Tel Zayit (Hebrew: תל זית, Arabic: Tell Zeita, Kirbat Zeita al Kharab) is an archaeological tell in the Shephelah, or lowlands, of Israel. It may have been the site of the biblical city of Libnah (Joshua 10:32, 2 Kings 19:8) or Ziklag (1 Samuel 27:6).
Tel Zayit Wikipedia
The site, roughly 0.8-acre (3,200 m2), shows evidence of human settlement throughout the Late Bronze Age, and Iron Age I and II. The city was destroyed by fire twice, in 1200 BCE and the ninth century BCE. Hazael of Aram may have been the military leader who ordered the destruction of the city in the ninth century. The Aramean's siege tactics are known from the Zakkur stele, and the Hebrew Bible records that Hazael devastated cities in the Shephelah during the ninth century, including Philistine Gath. The similar siege and destruction of Tell es-Safi (Gath) in the ninth century, a nearby site usually identified as Gath, has been cited by archaeologists there as possible evidence of Hazael's campaign.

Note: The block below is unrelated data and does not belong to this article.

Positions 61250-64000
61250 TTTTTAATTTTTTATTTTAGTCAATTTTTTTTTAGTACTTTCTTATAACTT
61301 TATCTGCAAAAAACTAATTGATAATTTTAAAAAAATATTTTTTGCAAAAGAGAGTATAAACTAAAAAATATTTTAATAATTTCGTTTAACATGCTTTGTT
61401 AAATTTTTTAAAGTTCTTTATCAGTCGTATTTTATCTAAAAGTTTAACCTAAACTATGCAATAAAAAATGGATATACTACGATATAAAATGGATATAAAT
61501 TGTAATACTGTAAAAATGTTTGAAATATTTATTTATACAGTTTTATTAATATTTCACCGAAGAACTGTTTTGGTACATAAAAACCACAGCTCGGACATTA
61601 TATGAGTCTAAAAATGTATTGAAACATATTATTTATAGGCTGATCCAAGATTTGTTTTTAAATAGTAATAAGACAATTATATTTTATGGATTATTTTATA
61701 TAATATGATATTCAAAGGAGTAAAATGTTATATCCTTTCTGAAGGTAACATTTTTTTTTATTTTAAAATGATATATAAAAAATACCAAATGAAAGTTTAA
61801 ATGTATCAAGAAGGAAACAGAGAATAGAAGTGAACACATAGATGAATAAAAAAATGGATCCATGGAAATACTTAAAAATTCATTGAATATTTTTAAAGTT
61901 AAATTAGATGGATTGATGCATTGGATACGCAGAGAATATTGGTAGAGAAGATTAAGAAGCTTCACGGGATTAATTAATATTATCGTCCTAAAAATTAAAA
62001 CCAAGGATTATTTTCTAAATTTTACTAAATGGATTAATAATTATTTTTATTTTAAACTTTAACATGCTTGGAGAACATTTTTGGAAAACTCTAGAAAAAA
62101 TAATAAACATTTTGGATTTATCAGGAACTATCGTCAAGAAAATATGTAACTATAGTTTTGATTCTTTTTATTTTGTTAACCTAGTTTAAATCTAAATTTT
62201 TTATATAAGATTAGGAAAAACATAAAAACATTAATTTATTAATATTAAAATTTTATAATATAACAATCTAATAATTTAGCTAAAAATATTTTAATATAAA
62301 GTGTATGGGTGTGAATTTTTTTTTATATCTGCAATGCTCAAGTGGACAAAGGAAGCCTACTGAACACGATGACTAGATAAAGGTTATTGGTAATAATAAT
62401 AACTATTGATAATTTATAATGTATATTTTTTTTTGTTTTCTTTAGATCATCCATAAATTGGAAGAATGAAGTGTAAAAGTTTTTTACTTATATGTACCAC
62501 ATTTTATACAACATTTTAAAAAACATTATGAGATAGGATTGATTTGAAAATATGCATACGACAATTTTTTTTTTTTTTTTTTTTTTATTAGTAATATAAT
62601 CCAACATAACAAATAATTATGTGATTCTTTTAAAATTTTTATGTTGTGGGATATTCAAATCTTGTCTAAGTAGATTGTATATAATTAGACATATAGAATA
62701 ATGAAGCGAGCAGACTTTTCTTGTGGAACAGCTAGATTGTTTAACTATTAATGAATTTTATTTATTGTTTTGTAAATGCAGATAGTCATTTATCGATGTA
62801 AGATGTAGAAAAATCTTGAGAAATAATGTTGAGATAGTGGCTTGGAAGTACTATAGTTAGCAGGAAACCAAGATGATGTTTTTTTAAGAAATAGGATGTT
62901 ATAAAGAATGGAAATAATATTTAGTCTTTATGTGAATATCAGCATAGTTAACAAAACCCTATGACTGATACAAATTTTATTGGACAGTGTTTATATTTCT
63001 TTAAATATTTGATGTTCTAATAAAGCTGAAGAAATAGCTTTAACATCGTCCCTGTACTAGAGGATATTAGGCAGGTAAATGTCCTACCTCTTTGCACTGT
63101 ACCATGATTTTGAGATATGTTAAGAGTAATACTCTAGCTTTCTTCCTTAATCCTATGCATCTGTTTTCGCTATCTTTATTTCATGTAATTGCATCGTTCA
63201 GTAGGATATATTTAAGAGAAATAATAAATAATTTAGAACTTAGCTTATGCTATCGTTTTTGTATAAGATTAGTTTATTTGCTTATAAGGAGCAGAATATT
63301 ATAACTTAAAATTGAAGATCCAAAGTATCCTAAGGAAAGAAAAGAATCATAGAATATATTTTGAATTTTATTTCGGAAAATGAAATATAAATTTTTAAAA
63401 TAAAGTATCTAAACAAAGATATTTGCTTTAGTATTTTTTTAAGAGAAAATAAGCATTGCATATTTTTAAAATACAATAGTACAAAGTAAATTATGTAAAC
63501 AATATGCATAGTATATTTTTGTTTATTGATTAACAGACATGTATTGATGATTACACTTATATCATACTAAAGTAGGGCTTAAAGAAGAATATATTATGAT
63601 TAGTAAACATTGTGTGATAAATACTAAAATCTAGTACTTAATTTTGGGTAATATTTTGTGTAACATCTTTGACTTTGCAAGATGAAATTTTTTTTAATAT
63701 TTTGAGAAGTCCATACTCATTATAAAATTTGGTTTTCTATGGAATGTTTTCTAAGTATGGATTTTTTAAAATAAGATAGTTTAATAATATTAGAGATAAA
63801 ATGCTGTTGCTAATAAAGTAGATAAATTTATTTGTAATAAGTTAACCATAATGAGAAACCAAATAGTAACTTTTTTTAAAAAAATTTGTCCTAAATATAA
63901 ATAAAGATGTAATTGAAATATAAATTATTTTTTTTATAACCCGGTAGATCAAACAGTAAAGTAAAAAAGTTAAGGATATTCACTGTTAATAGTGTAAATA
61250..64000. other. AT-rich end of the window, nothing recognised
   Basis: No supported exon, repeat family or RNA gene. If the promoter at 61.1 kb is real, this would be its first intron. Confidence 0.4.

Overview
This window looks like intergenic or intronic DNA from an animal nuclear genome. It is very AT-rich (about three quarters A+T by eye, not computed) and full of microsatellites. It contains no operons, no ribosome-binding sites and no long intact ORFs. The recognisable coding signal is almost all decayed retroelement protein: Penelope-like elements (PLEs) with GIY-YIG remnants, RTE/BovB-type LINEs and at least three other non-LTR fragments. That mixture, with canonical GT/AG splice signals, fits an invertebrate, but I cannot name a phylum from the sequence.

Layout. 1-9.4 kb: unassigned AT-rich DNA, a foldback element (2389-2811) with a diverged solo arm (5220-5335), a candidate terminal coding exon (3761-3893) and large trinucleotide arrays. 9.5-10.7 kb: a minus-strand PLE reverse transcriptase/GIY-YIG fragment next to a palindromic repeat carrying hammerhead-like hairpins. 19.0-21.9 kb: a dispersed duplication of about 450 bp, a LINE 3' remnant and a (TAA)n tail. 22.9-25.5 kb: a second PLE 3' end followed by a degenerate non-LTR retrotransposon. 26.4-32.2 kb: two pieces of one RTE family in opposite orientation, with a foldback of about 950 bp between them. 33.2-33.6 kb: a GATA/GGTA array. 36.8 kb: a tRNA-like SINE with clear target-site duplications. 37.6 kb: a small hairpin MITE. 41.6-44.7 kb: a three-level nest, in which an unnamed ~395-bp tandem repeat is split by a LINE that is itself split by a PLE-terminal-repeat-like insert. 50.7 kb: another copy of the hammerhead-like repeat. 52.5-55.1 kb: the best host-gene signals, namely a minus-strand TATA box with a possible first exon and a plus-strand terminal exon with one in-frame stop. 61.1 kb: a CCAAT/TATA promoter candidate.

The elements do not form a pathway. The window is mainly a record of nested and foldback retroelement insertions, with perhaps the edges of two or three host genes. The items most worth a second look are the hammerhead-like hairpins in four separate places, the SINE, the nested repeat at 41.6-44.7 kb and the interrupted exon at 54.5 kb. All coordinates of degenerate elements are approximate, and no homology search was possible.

From at least the 16th century until some time during the 20th century, the site was occupied by the Arab village Zayta. During the period of the British mandate, the village moved 1.5 km to the north, until it was depopulated in 1948.
Work at Tel Zayit began with a preliminary survey in 1998 by a Pittsburgh Theological Seminary team led by Ron Tappy.
During the 2005 season, archaeologists discovered the Zayit Stone among the ruins of a fire dating to the tenth century BC. The stone includes an inscription identified by some scholars as an abecedary, among the oldest ever discovered.